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Fromer Vancouver Police Chief Jim Chu speaks at a news conference in Vancouver on Friday, Jan. 23, 2015.The 36-year police veteran retired this spring after just over seven years as Vancouver’s first non-white chief constable.

Jonathan Hayward/THE CANADIAN PRESS

The province has named Vancouver's former police chief and Surrey's former city manager to the board of TransLink, as it tries to demonstrate that it is working to improve the agency in the wake of a failed plebiscite on transit improvements.

But a former planner who has studied TransLink says that although the two appointees, Jim Chu and Murray Dinwoodie, are highly respected, they can't fix the essential problem at TransLink, which manages the region's transportation system.

"The basic model is broken," said Ken Cameron, the former manager of policy and planning at Metro Vancouver who did a comprehensive study for the TransLink mayors' council on issues concerning how the agency is governed.

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"The model is just so basically flawed. It is unique in North America, in a bad way, where the top policy-making levels are not elected people," Mr. Cameron said.

The minister now responsible for TransLink, Peter Fassbender, said the appointments are an important step because it's the first time the province will have direct appointees sitting on the board. He called Mr. Chu and Mr. Dinwoodie "pragmatic, objective" people who will bring a regional and provincial perspective.

"They will bring a fresh perspective because of their experience."

Mr. Fassbender, the former mayor of the city of Langley and a TransLink mayors' council chair, said the province got a clear message from the resounding "No" in last month's plebiscite asking voters to approve a new sales tax to pay for transit improvements.

The proposal was rejected by almost two-thirds of voters, and Mr. Fassbender said the results were also a sign that "the public has clearly said the province has to be more engaged."

The plebiscite unleashed a torrent of public anger in the five months of campaigning and public voting, largely directed at TransLink, which was viewed as wasteful and inept. But the province was also criticized for forcing a vote on essential infrastructure, which doesn't happen with roads, bridges, schools, hospitals or other community necessities.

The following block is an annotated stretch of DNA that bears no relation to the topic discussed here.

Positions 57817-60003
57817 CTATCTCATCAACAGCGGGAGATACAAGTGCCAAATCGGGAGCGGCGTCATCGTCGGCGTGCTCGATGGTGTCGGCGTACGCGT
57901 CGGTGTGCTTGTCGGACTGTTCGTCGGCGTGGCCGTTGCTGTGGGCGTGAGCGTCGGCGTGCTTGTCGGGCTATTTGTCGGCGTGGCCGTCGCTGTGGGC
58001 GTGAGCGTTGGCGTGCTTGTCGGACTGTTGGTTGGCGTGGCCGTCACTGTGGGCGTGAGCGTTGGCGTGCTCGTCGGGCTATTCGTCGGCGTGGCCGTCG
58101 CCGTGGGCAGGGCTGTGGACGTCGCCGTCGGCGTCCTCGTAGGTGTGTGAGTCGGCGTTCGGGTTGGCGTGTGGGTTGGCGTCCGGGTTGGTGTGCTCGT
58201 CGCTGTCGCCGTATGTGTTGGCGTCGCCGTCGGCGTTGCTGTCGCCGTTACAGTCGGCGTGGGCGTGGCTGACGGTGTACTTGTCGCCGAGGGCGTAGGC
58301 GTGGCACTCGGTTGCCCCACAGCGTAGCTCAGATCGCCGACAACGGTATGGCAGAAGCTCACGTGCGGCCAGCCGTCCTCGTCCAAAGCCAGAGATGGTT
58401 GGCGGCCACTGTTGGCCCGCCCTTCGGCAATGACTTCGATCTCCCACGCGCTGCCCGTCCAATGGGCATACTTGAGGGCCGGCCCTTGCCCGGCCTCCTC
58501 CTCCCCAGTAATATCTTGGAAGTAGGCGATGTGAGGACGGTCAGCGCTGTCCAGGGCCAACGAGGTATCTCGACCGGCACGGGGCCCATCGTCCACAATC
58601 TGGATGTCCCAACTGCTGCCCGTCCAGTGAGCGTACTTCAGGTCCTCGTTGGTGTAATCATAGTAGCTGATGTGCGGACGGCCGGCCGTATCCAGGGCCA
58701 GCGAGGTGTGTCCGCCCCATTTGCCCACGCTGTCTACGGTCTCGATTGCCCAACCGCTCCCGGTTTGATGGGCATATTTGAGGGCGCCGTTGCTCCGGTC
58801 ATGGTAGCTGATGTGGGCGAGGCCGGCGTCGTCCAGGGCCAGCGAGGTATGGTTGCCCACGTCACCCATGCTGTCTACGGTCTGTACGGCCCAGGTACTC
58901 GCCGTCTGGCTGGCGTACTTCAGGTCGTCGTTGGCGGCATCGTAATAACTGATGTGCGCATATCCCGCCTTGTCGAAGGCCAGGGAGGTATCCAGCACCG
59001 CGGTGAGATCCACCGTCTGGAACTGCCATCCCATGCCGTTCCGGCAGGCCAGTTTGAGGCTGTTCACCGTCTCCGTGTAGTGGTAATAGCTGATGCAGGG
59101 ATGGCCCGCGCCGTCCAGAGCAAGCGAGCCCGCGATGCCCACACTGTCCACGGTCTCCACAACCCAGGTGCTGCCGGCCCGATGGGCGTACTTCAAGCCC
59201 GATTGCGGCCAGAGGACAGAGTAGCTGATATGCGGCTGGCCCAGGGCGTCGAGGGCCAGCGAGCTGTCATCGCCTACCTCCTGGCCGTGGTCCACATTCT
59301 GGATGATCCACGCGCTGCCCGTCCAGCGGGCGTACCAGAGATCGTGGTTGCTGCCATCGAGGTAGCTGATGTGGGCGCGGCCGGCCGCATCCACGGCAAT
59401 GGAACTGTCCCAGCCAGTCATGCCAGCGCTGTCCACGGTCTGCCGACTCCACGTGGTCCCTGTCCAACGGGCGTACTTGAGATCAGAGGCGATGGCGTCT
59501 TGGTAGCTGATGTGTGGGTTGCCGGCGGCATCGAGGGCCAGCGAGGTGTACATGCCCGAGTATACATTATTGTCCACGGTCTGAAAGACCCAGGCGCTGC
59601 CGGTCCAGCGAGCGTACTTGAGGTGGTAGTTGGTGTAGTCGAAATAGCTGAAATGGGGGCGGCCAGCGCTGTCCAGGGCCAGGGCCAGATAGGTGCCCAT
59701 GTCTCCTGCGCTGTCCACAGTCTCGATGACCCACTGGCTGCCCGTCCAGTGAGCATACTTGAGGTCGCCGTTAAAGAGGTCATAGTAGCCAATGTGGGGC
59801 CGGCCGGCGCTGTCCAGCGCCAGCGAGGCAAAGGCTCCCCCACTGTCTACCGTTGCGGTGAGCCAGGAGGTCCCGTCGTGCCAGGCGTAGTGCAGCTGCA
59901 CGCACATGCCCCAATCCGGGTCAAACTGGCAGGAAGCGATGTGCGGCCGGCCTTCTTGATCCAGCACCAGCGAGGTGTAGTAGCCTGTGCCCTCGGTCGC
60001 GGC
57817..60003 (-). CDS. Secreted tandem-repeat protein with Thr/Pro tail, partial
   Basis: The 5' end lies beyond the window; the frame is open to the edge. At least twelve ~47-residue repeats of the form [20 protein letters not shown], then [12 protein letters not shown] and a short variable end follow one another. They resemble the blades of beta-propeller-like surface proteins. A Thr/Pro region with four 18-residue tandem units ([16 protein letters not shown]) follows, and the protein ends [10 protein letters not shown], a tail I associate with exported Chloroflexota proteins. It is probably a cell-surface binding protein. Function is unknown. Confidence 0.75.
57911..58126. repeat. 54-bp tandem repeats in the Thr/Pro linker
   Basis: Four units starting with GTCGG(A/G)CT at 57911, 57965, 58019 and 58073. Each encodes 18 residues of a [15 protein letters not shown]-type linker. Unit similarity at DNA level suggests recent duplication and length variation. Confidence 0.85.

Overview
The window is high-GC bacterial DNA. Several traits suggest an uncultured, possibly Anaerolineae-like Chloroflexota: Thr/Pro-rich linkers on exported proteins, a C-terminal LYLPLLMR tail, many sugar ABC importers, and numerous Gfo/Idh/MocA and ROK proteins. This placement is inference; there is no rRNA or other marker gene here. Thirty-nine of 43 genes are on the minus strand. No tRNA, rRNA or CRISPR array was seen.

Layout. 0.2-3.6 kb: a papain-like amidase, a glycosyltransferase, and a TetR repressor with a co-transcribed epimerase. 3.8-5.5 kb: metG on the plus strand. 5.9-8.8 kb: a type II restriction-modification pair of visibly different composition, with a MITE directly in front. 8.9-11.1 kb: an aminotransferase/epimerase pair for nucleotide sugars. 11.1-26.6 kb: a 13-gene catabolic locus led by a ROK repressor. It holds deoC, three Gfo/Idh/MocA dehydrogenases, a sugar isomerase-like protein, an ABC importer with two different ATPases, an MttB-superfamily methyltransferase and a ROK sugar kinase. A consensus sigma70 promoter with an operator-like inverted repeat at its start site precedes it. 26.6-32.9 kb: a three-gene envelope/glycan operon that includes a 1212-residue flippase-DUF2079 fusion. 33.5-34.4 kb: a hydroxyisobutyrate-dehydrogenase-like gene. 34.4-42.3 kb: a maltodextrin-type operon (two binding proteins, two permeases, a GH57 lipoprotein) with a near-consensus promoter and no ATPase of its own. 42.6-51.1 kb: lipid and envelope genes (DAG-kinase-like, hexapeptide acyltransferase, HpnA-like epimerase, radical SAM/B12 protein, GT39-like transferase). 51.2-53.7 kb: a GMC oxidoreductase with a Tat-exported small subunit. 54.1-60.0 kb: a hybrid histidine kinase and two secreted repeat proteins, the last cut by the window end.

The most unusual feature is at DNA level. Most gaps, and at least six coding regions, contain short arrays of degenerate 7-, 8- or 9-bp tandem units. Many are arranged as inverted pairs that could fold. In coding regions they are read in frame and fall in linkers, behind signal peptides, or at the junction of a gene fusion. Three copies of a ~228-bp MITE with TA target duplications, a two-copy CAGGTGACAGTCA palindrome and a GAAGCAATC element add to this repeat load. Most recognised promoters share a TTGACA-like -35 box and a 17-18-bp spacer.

Many critics also blamed the debacle on the province's decision to take away power from mayors.

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When TransLink was created in 2000 to give the region more power to co-ordinate its land-use and transit planning, it was governed at the top by a council of 12 of the region's 21 mayors.

In 2007, the province changed the structure so that an appointed board of business, academic and community representatives formed the board. The current seven-member board was chosen by mayors from a short list provided to them by a search committee. The province gave itself the right to appoint two representatives but never did so in the past eight years.

Under the new system, mayors, on a separate council, were only given the power to decide whether property taxes could be raised by more than 3 per cent a year. Last year, they got two seats at the board for the chair and vice-chair of the mayors' council. Those seats are currently held by Vancouver Mayor Gregor Robertson and Surrey Mayor Linda Hepner.

Mr. Robertson, who is travelling outside the region, provided a statement in response to the appointments, praising the expertise of the two new appointees, but saying the real issue is the money needed for the system.

"While this is a helpful first step, TransLink urgently requires new funding tools to improve the transit system across Metro Vancouver – service has been declining since 2010," his statement says.

"The mayors' council made it clear that it is the B.C. government's responsibility to provide new funding options for TransLink and improve governance and accountability, and we await their proposals."

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